31 December 2007

I may not get around to posting every day, but I am thoroughly enjoying all the reading I can do right now as a breastfeeding mother. I honestly can't think of anything more pleasant than having to curl up with a book and my baby 10 times a day (well, I guess I skip the book at 4 in the morning). It makes it all worth it for me.

I did read an article once that said that nursing mothers shouldn't be reading and such while feeding their babies; instead, they should pay attention to the baby. Lovely idea, but it gives me a seriously sore neck to look down at my baby while he's eating. I'll pay attention to him when he's in a better position.

It will be nice in a few more weeks when we're ready to take on the world again. But for now, it's nice to just do the basics. And babies have a way of making you remember the basics.

Dreams from My Father

My husband got this book for me for Christmas. This is Barack Obama's first book, published 12 years ago before he was elected to any political office. It's basically a memoir of being raised by white parents and grandparents, but also the influence of his Kenyan family and also the years he spent as an organizer in Chicago. There really are three separate parts to the book and in the end they all tie together.

Hillary might not have been impressed with his international experience consisting mostly of a few years as a child in Indonesia, but I'm a lot more interested in a president who obviously has had a wider variety of influences than your typical white born-in-America candidate. And so I particularly enjoyed reading about Obama's years in Indonesia and also his family in Kenya. Obama writes very little about his mother, something he says he regrets in introduction to the new edition.

Overall I very much enjoyed this book and will see if I can check out The Audacity of Hope from the library. Both my husband and I are very interested in a candidate that will clearly send a message to the rest of the world that America has elected someone different. I am interested to see who will come out ahead in the primaries over the next 5 weeks.

Serving Crazy with Curry

I don't know why I didn't just wait a couple of days to read this book for Melissa's challenge, but I didn't. This book is Amulya Malladi and is set in California. The Veturi family from India has lived in the US for 30 years and has two grown daughters. The book is basically the story of those two daughters (and also their parents and grandmother) working through some hard times. It has some difficult parts, but it's overall an uplifting sort of book- like one of the reviewers writes, it's life-affirming. And if you're interested in Indian cooking, this is the book for you.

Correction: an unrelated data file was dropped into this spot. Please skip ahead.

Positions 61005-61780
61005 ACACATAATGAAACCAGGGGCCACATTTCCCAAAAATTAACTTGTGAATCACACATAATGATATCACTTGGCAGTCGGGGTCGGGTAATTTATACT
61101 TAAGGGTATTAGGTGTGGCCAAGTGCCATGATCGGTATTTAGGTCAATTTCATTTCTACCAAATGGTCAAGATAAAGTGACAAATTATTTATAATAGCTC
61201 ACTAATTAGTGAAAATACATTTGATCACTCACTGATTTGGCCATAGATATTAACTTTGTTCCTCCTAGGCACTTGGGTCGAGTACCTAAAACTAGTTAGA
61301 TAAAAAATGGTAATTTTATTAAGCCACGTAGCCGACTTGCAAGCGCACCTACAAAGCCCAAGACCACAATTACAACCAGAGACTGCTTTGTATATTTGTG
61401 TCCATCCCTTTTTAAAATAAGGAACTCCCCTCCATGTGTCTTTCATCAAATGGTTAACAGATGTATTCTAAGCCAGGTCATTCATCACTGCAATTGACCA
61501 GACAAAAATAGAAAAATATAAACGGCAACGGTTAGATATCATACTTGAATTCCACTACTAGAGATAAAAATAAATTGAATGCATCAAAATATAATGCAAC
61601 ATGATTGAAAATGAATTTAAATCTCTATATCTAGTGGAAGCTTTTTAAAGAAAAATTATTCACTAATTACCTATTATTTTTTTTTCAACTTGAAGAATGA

Which Witch

This is another unique book by Eva Ibbotson and I rather enjoyed this one too. As usual, Ibbotson is quite creative and even though the book has some rather dark parts (particularly the Symphony of Death; I skipped that part, thank you) it's a cheerful and lighthearted little book.

Beshkempir

I stumbled on this film at the library a few days ago. It's a very simple story set in Kyrgyzstan, mostly shot in Bar-Boulak. It's quite short with little talking, and it's mostly black and white with a few shots or scenes in color. I particularly liked how it showed a lot of details of traditional Kyrgyz life from birth to death.

24 December 2007

Goodness, I didn't expect to disappear for so long. The baby is still happy, but we had a little trouble on the healthy part this week and I didn't even have time to read most days, much less do anything else. He's doing better now and is probably going to be totally fine, so there's nothing to worry about. And there never was a huge concern, but I'm not exactly at my mental best after giving birth. I never want to go through a week like that again, except for the holding the baby part.

And I didn't have a lot of library books that I wanted to read. I have a huge stack of fiction, but I am recalling that contemporary fiction is not my thing when I have little children. So I found my copy of Islam after Communism and am happily reading that. We'll see what happens with Melissa's reading challenge as a result. Of course, there doesn't seem to be anything banning non-fiction in the rules.

Women's Work: The First 20,000 Years: Women, Cloth, and Society in Early Times

I think this is the last book on my list by Elizabeth Wayland Barber (see here, here, and here for her other books) and it probably has the broadest appeal. There's a lot in it that's the same as what was covered in several of her other books, especially Prehistoric Textiles, but on a more general level and with the goal of learning more specifically about the lives of women in ancient times. The focus is on textiles, which have almost always been produced by women because their production is possible while caring for children. (I discovered this after our first son was born when textile arts like quilting, crocheting, and spinning became the most practical way for me to keep my sanity.)

Barber uses archaeological and linguistic evidence to detail a variety of aspects of women's work in ancient times. The types of materials they used, where they got them and how they benefited from them, and why they created what they did are all discussed. Objects like loom weights appearing in new areas show women's (not just men's) migrations. Barber interprets some myths using archaeological and textile information. If you're just going to read one of her books, this is the one to read. Her final paragraph sums up the goal of the book: